Some NFL players express disappointment or bitterness when they receive the franchise tag, essentially a one-year contract that keeps the player from hitting free agency and does nothing for the player’s long-term future.
Ravens linebacker Matthew Judon struck a decidedly different tune when he met with the media via teleconference June 15, saying he felt “blessed to have to play under the tag.” By signing his franchise tag tender, Judon is guaranteed a payday of $16.8 million, the midpoint of the defensive end and linebacker tags – and by far more money than he had made during his first four NFL seasons combined.
“I feel like only a few players get to go through this in their lifetime,” said Judon, a former fifth-round draft pick out of Grand Valley (Mich.) State. “As much as I want stability in the future … I’m proud of where I’m at and where I came from.”
Judon, who turns 28 in August, led the Ravens with a career-best 9.5 sacks this season and earned his first trip to the Pro Bowl. He has totaled 183 tackles, 28.5 sacks and seven forced fumbles during his four-year career.
The team and Judon have until July 15 to work out a long-term contract extension, or Judon must play the season under the one-year tag, and he would be eligible to hit free agency next season.
This is a dance the Ravens know well. The past four times they have used the franchise tag, the two sides have ultimately worked out a long-term deal. (The most recent example was kicker Justin Tucker, tagged in 2016.)
Judon said he would like to remain with the Ravens “for as long as I play,” but he also recognizes the business decisions that loom. A long-term deal for Judon would lower Judon’s $16.8 million cap hit this year but commit much more money to future years, when the Ravens face other major roster decisions.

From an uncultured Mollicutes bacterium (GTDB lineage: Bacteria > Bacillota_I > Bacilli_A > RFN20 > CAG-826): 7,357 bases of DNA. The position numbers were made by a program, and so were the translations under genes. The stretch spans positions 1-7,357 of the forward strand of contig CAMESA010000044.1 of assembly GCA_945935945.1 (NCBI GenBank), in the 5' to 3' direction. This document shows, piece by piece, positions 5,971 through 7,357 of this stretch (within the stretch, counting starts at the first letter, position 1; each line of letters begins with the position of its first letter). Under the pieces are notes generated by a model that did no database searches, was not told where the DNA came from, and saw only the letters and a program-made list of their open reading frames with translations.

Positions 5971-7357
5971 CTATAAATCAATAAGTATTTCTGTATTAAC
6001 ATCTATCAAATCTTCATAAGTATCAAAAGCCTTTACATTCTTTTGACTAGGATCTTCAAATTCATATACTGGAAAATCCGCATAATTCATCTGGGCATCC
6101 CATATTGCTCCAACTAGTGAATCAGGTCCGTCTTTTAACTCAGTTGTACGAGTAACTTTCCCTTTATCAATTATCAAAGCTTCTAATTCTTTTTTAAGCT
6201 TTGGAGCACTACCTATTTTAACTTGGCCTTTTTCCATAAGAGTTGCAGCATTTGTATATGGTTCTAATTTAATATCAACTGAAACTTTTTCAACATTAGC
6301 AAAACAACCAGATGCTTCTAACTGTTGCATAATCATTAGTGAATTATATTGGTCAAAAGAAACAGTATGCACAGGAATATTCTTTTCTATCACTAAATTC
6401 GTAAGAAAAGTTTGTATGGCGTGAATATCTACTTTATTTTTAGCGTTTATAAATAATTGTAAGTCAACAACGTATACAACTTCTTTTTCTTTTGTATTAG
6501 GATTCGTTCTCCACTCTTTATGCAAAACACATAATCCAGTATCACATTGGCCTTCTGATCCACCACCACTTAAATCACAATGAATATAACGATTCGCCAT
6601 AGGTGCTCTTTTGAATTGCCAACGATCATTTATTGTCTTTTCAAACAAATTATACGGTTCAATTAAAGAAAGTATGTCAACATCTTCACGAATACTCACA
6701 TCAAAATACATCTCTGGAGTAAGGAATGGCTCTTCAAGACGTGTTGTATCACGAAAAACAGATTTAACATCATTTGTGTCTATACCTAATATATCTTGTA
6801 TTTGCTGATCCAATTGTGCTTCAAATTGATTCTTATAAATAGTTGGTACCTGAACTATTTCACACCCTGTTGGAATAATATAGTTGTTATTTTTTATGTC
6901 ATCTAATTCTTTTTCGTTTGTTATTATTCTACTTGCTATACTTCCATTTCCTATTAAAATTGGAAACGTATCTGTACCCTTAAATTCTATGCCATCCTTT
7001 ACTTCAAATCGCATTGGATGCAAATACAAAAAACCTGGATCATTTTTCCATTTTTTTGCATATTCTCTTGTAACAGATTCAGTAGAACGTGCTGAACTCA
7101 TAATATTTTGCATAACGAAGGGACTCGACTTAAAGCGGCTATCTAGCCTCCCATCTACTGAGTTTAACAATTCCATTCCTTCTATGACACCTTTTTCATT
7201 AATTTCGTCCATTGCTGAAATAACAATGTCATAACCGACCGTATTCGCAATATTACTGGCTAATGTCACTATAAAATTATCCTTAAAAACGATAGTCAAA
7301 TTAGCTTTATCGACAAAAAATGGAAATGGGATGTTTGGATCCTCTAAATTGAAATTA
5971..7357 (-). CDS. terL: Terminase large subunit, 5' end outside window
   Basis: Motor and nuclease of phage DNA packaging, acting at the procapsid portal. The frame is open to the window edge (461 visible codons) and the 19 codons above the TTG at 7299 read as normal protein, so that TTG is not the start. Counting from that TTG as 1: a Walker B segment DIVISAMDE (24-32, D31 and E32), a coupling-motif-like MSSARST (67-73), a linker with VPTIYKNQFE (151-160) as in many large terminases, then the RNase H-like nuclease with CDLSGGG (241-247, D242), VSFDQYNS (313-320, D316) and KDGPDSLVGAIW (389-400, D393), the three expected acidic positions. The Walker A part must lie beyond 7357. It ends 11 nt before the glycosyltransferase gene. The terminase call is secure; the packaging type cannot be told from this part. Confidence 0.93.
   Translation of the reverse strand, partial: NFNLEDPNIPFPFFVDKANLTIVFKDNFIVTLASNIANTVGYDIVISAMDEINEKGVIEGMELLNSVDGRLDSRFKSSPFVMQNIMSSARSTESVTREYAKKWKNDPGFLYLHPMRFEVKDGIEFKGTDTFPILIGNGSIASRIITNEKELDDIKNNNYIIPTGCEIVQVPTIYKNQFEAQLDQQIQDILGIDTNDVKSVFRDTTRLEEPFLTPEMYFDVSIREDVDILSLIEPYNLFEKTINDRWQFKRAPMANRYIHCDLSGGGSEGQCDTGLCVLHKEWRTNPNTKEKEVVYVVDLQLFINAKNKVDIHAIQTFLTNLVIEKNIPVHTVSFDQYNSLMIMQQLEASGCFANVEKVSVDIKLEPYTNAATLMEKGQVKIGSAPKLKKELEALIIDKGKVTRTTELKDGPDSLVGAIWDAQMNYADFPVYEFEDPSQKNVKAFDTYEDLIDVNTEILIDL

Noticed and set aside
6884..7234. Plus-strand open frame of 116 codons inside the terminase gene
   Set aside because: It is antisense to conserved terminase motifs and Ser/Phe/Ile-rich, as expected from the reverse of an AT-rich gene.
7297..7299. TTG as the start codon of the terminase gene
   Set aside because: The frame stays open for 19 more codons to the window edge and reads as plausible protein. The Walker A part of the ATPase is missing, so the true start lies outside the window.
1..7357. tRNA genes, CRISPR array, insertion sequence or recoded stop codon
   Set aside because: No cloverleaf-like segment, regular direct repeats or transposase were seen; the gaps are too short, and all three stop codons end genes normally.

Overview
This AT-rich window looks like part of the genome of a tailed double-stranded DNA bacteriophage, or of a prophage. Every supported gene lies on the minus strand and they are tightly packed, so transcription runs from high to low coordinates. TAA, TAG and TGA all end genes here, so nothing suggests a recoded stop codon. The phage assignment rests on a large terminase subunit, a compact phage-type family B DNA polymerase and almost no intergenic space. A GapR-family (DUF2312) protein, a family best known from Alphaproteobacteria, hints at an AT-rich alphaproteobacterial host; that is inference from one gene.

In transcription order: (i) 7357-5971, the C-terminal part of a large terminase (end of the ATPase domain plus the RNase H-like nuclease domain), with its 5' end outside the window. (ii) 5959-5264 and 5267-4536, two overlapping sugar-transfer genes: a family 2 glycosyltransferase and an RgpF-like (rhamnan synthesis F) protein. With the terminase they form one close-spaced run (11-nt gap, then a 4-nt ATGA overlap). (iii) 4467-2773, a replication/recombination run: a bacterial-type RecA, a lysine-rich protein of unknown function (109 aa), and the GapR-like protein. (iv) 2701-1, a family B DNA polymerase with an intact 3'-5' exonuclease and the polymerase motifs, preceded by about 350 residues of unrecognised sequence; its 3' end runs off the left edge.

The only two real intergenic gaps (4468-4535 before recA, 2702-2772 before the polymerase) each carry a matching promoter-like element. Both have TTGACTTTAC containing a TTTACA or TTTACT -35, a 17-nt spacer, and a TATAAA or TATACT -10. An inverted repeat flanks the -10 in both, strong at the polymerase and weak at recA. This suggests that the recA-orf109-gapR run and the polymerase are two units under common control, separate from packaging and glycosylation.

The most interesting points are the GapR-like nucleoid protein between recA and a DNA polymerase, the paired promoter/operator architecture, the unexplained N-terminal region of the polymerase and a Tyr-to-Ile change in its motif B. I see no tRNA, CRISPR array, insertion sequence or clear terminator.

“They’ve kind of got a ‘bad-good’ problem to have,” Judon said. “We have a lot of young talent, and unfortunately, we can’t all stay on the rookie deal our whole careers. So they have stuff that they have to address, and obviously I have needs as well.”
Left tackle Ronnie Stanley is set to hit free agency next season — he will be a franchise tag candidate in 2021 if no long-term deal is reached — and the Pro Bowl trio of cornerback Marlon Humphrey, tight end Mark Andrews and tackle Orlando Brown Jr. are among those whose contracts expire a year after that. (Quarterback Lamar Jackson’s rookie contract also ends after the 2021 season, but since Jackson was a first-round draft pick, the Ravens hold a fifth-year option on him that they will certainly exercise.)
The four-year, $66 million deal the Packers gave former Raven Za’Darius Smith last season is bound to come up as a frame of reference in any Judon negotiations. Reports earlier this offseason suggested Judon, with a more accomplished resume, including a Pro Bowl appearance, was asking for more than that.
But as with so much else in 2020, these contract deliberations could be affected by the coronavirus pandemic. There is speculation that the salary cap could go down next season because of a sharp drop in league revenue if there is a disrupted season or a season without fans. That could change how both Judon and the Ravens evaluate this negotiating game, which figures to go down to the mid-July wire.
Judon said he has left the negotiating to his agent, staying out of the direct discussions with GM Eric DeCosta and senior vice president Pat Moriarty, the team’s point man on contracts, but as he spoke he pointed out that he was wearing Ravens shorts and said, “I’m happy to be a Raven.”
“As long as I continue to play this game, I’m going to feel blessed,” Judon said. “If I have to play under the tag, that’s good for me, because it’s another year.”
“If I play under the franchise tag, or if we come to a long-term deal,” he added, “I’m going to be happy regardless.”
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